Ausgrid then programmed the tool into a web version, which was checked by Revo Group before technical documentation was drafted. The trick was to build the new software into a format that was easy for a range of people to use, while also linking the soil classification from Ausgrid’s soil database system, and to allow changes based on information relayed from site. This new software is used by Ausgrid and ASP3 designers on their network.
According to one Ausgrid employee: “It has been really helpful in the planning of designs, or for quick ad-hoc use on an emergency basis.”
For more information, you can find our project blog here, or you can watch the video below.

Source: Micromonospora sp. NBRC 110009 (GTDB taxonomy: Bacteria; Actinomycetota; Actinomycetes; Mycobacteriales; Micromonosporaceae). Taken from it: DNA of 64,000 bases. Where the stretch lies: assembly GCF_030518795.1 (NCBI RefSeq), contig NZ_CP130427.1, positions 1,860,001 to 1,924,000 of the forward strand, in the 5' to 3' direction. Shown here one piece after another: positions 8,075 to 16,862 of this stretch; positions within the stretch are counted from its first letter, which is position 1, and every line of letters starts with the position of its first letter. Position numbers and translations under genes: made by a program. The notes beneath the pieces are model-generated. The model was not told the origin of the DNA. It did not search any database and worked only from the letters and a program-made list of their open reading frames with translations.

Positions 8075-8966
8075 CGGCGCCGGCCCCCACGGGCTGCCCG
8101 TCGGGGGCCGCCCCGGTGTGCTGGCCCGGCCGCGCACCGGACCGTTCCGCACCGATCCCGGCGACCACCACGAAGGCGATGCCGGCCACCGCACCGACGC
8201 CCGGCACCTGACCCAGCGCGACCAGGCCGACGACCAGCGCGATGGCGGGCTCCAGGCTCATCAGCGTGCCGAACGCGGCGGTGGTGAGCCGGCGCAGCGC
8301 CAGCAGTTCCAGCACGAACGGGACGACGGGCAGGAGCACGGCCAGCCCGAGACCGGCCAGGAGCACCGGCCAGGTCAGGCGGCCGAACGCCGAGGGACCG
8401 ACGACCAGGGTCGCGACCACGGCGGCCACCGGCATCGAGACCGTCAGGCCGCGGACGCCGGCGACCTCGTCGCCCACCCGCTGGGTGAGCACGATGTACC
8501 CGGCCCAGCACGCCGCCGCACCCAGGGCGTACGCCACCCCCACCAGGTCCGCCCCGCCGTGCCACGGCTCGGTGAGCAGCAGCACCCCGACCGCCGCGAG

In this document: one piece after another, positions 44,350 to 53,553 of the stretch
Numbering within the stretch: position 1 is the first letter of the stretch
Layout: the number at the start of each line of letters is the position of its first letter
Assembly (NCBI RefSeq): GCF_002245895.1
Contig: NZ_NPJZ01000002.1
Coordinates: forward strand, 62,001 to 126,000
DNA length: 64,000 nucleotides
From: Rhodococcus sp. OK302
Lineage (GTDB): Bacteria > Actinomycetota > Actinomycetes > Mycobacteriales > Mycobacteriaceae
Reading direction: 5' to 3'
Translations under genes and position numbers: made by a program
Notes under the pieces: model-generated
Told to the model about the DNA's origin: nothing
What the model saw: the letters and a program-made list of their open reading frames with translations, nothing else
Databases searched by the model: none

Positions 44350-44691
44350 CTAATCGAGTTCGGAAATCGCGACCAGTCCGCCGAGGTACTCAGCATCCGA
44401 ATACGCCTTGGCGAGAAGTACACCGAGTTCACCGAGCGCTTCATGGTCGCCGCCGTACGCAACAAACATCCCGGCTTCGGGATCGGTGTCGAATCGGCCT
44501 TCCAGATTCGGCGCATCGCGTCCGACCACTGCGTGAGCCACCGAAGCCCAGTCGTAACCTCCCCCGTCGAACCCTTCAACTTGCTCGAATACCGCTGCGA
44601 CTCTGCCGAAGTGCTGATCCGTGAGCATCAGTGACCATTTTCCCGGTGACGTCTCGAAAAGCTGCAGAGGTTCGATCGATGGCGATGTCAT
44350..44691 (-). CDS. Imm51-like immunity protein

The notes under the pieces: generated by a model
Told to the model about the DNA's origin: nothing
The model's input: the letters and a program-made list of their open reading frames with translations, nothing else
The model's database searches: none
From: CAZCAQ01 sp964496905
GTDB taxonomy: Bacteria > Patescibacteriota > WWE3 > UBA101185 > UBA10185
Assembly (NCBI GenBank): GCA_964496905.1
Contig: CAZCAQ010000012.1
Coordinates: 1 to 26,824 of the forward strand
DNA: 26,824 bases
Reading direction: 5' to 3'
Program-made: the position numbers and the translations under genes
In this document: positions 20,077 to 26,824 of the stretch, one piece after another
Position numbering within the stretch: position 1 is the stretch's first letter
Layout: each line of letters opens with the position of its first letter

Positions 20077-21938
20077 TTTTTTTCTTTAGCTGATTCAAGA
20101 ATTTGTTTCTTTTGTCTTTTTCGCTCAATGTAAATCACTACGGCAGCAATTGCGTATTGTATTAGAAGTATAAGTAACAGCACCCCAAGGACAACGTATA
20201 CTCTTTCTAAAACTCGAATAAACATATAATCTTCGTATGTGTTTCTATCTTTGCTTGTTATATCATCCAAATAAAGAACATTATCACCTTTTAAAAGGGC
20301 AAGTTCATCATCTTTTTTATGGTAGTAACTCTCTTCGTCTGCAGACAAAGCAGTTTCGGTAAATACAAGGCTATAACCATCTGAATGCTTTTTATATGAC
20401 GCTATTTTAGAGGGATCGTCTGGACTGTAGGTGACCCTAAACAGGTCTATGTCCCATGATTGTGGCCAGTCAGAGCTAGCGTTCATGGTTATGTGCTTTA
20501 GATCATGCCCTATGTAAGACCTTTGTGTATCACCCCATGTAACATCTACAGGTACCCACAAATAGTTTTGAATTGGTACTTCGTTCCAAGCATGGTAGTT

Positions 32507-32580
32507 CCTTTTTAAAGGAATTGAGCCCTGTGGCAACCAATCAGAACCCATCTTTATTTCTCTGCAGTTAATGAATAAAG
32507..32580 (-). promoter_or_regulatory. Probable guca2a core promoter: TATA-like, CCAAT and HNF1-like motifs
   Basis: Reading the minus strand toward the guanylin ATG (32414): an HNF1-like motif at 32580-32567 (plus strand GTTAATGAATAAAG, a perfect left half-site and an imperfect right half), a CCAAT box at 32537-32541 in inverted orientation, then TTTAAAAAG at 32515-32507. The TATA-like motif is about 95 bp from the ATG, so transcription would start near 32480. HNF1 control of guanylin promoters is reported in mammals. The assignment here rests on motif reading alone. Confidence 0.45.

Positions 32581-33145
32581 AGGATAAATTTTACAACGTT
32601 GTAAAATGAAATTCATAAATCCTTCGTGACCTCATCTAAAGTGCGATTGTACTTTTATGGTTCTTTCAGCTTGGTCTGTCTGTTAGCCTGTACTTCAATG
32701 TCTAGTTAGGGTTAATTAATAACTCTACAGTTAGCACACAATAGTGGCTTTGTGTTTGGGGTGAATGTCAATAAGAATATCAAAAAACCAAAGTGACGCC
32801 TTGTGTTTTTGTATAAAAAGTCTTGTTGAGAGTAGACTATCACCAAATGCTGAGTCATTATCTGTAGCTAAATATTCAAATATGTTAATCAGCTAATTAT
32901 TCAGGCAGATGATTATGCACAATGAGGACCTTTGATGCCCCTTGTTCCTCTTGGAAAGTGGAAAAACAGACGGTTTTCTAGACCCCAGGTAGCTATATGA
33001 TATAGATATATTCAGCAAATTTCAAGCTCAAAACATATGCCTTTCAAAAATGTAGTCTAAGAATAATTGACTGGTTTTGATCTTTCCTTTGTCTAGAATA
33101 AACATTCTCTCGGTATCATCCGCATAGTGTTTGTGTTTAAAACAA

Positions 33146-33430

Open Version of the Software Now Available!
At Revo Group, we are excited to let you know that we have recently launched our own pole embedment calculator, PY-Pole. PY-Pole is an open version of the software that is available for use on non-Ausgrid installations/networks.
We developed PY-Pole to increase designer confidence when determining the most effective pole foundation depth, meeting the requirements of the standards and the needs of individual networks. It is specifically designed for use on streetlights, power poles, sports lighting, netting poles, and any other free-standing shallow foundation pole.
To find out more about our new foundation design software or to purchase, click the button below.